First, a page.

55 episodes

The Journal podcasts take you on a tour of hot topics in the world of food and nutrition. Each podcast provides insightful interviews and commentary from authors and nutrition experts on featuredJournal articles and topics that are at the forefront of dietetics research and practice, public nutrition policy, and consumer advice.
Views and opinions expressed in these podcasts are those of the participants and do not necessarily reflect the views, opinions, or policies of the Academy of Nutrition and Dietetics or Elsevier.

Journal of the Academy of Nutrition and Dietetics Author Podcast Various

    • Science

The Journal podcasts take you on a tour of hot topics in the world of food and nutrition. Each podcast provides insightful interviews and commentary from authors and nutrition experts on featuredJournal articles and topics that are at the forefront of dietetics research and practice, public nutrition policy, and consumer advice.
Views and opinions expressed in these podcasts are those of the participants and do not necessarily reflect the views, opinions, or policies of the Academy of Nutrition and Dietetics or Elsevier.

    Decreasing Trends in Heavy Sugar-Sweetened Beverage Consumption in the United States, 2003–2016

    Decreasing Trends in Heavy Sugar-Sweetened Beverage Consumption in the United States, 2003–2016

    Authors: by Kelsey A. Vercammen, MSc, Alyssa J. Moran, ScD, RD, Mark J. Soto, MA, Lee Kennedy-Shaffer, PhD, and Sara N. Bleich, PhD
    Podcast: Lead author Kelsey A. Vercammen (Harvard T.H. Chan School of Public Health) talks about a new Journal of the Academy of Nutrition and Dietetics study that shows the percentage of heavy sugar-sweetened beverage drinkers trended downwards in most demographic categories, but attention should be paid to several subgroups with high intake for whom trends are not decreasing.
    September 24, 2020 (https://doi.org/10.1016/j.jand.2020.07.012

    Types and Amounts of Nonnutritive Sweeteners Purchased by US Households: A Comparison of 2002 and 2018 Nielsen Homescan Purchases

    Types and Amounts of Nonnutritive Sweeteners Purchased by US Households: A Comparison of 2002 and 2018 Nielsen Homescan Purchases

    Authors: Elizabeth K. Dunford, PhD; Donna R. Miles, PhD; Shu Wen Ng, PhD, and Barry Popkin, PhD
    Podcast: Reducing sugar consumption is an important public health strategy. Shu Wen Ng, PhD, discusses a new study from The University of North Carolina at Chapel Hill that shows US household purchases of foods and beverages containing caloric sweeteners declined between 2002 and 2018 but increased for products with both caloric sweeteners and artificial sweeteners.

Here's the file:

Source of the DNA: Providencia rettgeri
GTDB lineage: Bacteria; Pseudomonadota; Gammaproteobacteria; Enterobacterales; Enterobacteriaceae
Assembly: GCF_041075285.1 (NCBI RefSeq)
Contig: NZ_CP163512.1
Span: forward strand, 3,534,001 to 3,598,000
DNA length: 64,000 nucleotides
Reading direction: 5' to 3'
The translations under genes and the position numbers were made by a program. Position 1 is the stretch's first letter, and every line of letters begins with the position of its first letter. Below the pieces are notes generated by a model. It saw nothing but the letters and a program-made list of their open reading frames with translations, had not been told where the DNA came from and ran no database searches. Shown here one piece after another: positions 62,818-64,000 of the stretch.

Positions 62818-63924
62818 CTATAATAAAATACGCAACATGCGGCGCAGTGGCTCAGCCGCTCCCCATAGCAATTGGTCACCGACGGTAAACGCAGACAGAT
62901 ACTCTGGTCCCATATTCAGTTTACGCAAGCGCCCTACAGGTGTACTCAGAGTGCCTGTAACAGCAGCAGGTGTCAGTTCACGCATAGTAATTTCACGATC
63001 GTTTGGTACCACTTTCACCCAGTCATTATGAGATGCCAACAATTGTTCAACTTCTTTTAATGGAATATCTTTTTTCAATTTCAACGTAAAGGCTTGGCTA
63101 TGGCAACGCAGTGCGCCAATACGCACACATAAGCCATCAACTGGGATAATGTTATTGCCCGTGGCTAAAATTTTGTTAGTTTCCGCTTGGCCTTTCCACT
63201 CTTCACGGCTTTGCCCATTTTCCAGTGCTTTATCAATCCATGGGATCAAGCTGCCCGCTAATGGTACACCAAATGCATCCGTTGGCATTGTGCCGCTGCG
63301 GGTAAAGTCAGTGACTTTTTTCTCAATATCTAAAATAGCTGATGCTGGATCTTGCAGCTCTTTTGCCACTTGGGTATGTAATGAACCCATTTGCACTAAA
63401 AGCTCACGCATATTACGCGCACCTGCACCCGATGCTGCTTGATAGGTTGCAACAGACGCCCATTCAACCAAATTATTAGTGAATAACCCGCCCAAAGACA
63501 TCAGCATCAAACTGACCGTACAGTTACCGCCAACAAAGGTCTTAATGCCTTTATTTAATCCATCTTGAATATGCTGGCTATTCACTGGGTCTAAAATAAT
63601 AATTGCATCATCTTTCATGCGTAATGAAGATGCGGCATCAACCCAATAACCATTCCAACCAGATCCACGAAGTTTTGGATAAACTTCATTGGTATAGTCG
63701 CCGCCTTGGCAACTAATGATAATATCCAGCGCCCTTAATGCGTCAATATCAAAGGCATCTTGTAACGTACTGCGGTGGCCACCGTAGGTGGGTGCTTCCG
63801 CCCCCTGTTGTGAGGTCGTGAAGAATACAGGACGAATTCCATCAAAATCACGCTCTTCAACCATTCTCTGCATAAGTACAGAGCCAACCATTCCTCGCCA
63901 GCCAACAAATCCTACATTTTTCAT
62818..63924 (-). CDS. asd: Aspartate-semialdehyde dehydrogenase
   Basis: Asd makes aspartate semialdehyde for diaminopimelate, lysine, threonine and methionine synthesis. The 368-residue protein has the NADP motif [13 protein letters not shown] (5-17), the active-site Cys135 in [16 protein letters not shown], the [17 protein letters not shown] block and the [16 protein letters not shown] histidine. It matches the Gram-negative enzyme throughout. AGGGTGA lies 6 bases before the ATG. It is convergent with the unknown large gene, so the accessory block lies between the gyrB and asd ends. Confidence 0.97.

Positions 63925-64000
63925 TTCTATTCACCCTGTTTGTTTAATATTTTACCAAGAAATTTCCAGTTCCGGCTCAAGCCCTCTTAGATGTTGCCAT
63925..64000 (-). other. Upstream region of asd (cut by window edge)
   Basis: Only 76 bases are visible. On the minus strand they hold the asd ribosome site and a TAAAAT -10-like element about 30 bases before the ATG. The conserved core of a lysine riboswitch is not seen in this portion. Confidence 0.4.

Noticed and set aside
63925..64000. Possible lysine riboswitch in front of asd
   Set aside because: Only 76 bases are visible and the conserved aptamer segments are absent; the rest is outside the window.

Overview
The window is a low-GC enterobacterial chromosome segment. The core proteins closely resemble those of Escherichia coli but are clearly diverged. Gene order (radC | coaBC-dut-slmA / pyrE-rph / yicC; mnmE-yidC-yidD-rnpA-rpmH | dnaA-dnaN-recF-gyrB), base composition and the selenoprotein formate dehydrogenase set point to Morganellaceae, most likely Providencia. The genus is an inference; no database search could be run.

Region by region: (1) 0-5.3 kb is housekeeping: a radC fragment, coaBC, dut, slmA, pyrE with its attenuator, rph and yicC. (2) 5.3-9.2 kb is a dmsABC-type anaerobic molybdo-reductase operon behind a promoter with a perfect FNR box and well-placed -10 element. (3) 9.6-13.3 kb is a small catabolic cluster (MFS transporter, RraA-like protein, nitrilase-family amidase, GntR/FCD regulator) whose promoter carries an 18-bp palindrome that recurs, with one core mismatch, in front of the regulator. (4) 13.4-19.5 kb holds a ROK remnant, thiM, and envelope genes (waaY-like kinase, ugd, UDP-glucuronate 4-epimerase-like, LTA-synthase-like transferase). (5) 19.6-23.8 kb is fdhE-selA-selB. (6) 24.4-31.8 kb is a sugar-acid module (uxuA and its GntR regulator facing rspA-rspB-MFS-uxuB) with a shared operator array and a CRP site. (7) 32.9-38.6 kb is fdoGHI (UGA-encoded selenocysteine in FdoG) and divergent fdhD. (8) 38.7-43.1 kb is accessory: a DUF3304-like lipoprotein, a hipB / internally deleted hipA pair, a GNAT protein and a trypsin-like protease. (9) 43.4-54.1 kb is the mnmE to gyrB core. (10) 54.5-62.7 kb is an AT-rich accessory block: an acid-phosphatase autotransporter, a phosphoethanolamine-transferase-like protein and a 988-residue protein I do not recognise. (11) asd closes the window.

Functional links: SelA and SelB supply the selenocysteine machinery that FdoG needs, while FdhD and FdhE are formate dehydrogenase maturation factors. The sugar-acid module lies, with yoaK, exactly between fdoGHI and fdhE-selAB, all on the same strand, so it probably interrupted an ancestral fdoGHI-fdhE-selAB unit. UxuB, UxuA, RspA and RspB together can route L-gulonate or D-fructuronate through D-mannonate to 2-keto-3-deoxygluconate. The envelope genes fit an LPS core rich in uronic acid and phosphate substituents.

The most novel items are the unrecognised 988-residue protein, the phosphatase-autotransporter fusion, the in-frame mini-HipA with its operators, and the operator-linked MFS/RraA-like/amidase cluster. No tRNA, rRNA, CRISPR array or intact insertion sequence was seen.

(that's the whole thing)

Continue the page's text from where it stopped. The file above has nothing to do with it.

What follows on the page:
July 29, 2020 (https://doi.org/10.1016/j.jand.2020.04.022)

    Added Sugars Intake among US Infants and Toddlers

    Added Sugars Intake among US Infants and Toddlers

    Authors:Authors: Kirsten A. Herrick, PhD, MSc, Cheryl D. Fryar, MSPH, Heather C. Hamner, PhD, MS, MPH, Sohyun Park, PhD, and Cynthia L. Ogden, PhD, MRP
    Podcast: Lead investigator Kirsten A. Herrick, PhD, MSc, highlights findings from the first study to look at trends in added sugars consumption by toddlers and infants. Nearly two-thirds of infants (61 percent) and almost all toddlers (98 percent) consumed added sugars in their average daily diets, primarily in the form of flavored yogurts (infants) and fruit drinks (toddlers). November 14, 2019 (https://doi.org/10.1016/j.jand.2019.09.007)

    Variations in Marginal Taste Perception by Body Mass Index Classification: A Randomized Controlled Trial

    Variations in Marginal Taste Perception by Body Mass Index Classification: A Randomized Controlled Trial

    Authors: Aaron C. Miller, PhD; Linnea A. Polgreen, PhD; Elena M. Segre, MD; and Philip M. Polgreen, MD, MPH
    Podcast: Linnea A. Polgreen, PhD, and Aaron C. Miller, PhD, discuss a new study from the University of Iowa that shows levels of satisfaction derived from food differ among adults who were normal-weight, overweight, and obese and that individuals with obesity get more satisfaction from their food. This quantification of satisfaction from food may help explain why some people eat more than others. July 30, 2019 (https://doi.org/10.1016/j.jand.2019.05.018)

    • video
    Fast Food Offerings in the United States in 1986, 1991, and 2016 Show Large Increases in Food Variety, Portion Size, Dietary Energy, and Selected Micronutrients

    Fast Food Offerings in the United States in 1986, 1991, and 2016 Show Large Increases in Food Variety, Portion Size, Dietary Energy, and Selected Micronutrients

    Authors: Megan A. McCrory, PhD; Allen G Harbaugh, PhD; Sarah Appeadu, MS; and Susan B Roberts, PhD
    Video: Dr. Megan McCrory and colleagues present new insights on how fast food may be helping to fuel the continuing problem of obesity and related chronic conditions in the US. They examined changes over a 30-year period of menu items offered by 10 of the top fast-food restaurants.
    February 27, 2019 (https://doi.org/10.1016/j.jand.2018.12.004)

    Foods and Beverages Obtained at Worksites in the United States

    Foods and Beverages Obtained at Worksites in the United States

    Authors: Stephen J. Onufrak, PhD, Hatidza Zaganjor, MPH, Liping Pan, MD, MPH, Seung Hee Lee-Kwan, PhD, Sohyun Park, PhD, and Diane M. Harris, PhD, MPH
    Podcast: What proportion of US adults obtain food at work, what foods do they obtain, and what is the dietary quality of these foods? Listen to results from a new study led by Stephen J. Onufrak, Division of Nutrition, Physical Activity and Obesity, Centers for Disease Control and Prevention. January 22, 2019 (https://doi.org/10.1016/j.jand.2018.11.011)

Top Podcasts In Science

Listeners Also Subscribed To